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JNLP Webstart- isolating application area from webserver area

 
maddy sidhan
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Hello fellow Ranchers!

I am running a webstart application (on tomcat webserver), and looking to isolate the 'webserver area' from 'application area', if at all it's possible.
Basically, I want to be able to launch jars from a different directory (application area) to that of webserver.


This is my tomcat area:
host:/apps/tomcat-6.0.10/

This is where my servlet (which hosts URL to .jnlp) and .jnlp reside:
host:/apps/tomcat-6.0.10/webapps/myapp/servlet.java
host:/apps/tomcat-6.0.10/webapps/myapp/WEB-INF/classes/servlet.class
host:/apps/tomcat-6.0.10/webapps/myapp/my.jnlp

This is my application area:
host:/apps/myapp/jars (has all binaries)
host:/apps/myapp/config (has all configs)

From the 'tomcat area' which has the .jnlp file I want to be able to call jars and configs from 'myapp area'.

Any ideas?

I've tried symlinks but no success. Moving the .jnlp to 'myapp area' has other complications.

I've tried looking up on the forum, but doesn't seem like this type of issue was discussed.

Many thanks.
 
Paul Clapham
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It seems to me that the JNLP should be able to download its jars from anywhere on your server. JNLP doesn't know anything about web applications, it only knows about URLs. You just have to put the jars in a place where they can be accessed from the outside world. So... what have you tried so far?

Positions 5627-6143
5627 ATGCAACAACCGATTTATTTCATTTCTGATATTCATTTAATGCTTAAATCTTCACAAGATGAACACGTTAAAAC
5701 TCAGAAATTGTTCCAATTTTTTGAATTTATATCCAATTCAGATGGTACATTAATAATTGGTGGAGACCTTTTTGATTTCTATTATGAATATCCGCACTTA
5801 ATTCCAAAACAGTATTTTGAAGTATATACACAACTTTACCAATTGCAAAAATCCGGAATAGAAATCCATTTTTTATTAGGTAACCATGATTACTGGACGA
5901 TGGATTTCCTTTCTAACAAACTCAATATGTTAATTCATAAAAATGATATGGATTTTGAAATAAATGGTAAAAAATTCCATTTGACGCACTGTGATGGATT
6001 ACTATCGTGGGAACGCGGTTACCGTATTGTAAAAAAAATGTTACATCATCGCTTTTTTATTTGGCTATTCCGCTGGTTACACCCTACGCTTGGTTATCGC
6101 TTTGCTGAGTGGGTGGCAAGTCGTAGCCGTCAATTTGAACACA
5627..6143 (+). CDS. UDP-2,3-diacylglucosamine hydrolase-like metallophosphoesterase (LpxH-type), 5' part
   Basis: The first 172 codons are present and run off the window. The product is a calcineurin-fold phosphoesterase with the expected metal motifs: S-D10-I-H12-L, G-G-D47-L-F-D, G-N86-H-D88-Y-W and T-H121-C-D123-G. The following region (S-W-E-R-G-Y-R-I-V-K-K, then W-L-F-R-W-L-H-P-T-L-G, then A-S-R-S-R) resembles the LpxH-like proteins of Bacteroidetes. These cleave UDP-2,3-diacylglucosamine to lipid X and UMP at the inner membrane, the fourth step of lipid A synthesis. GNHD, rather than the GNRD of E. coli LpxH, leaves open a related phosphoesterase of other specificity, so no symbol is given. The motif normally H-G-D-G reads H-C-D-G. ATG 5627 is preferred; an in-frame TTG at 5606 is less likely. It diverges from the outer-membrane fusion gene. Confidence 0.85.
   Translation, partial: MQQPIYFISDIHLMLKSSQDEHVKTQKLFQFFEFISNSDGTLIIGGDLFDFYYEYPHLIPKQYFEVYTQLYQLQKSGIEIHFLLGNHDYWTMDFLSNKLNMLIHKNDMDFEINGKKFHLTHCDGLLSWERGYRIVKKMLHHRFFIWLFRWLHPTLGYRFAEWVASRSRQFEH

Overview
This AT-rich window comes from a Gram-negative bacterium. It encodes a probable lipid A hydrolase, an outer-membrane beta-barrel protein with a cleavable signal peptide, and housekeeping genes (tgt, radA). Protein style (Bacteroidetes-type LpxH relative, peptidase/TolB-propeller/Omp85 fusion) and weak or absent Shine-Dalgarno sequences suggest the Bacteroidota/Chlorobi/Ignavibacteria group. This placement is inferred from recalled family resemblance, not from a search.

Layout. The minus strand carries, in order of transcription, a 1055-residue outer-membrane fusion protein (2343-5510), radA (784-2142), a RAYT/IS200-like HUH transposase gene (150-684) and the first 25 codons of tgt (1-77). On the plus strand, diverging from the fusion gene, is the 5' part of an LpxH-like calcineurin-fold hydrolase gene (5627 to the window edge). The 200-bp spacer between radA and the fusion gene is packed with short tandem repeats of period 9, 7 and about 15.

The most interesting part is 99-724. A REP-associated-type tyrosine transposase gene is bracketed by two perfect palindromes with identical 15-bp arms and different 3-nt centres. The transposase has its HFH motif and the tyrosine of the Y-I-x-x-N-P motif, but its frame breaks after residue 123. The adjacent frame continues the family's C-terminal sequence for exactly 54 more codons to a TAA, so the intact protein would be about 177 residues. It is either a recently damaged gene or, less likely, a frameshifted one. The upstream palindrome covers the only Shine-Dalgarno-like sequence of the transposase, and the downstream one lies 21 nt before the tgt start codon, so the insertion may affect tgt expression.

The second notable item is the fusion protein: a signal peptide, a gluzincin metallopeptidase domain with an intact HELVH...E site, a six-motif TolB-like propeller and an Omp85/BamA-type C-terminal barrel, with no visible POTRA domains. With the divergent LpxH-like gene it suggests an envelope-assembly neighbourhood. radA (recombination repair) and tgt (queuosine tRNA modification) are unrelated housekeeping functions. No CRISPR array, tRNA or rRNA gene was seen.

maddy sidhan
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Thanks Paul.

it seems (at least in my case) jnlp can only download jars that are under webservice, i.e tomcat's webapps (host:/apps/tomcat-6.0.10/webapps/myapp/jars). When I copy jars from 'app area' to above, everything works fine. But then my codebase (in jnlp file) is set to h t t p://host:8080/myapp which means it will call local jnlp and jars from myapp/jars.

1. I have tried symlinking above "jars" directory to jars under 'app area':

host:/apps/tomcat-6.0.10/webapps/myapp/> ls -l
lrwxrwxrwx 1 xxxx xxxx 38 Nov 1 16:23 jars -> /apps/myapps/jars

...but jnlp can't find jars.


2. I've tried changing codebase to point to /apps/myapps/jars both on h t tp:// (and even file:///), but doesn't help.

Thanks again.

 
Paul Clapham
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Seems to me you are looking at things from the server's point of view. But the JNLP is going to run on the client, so you have to look at things from the client's point of view. Test whether a browser can download the jar, and when it can use that URL in the JNLP.
 
It is sorta covered in the JavaRanch Style Guide.
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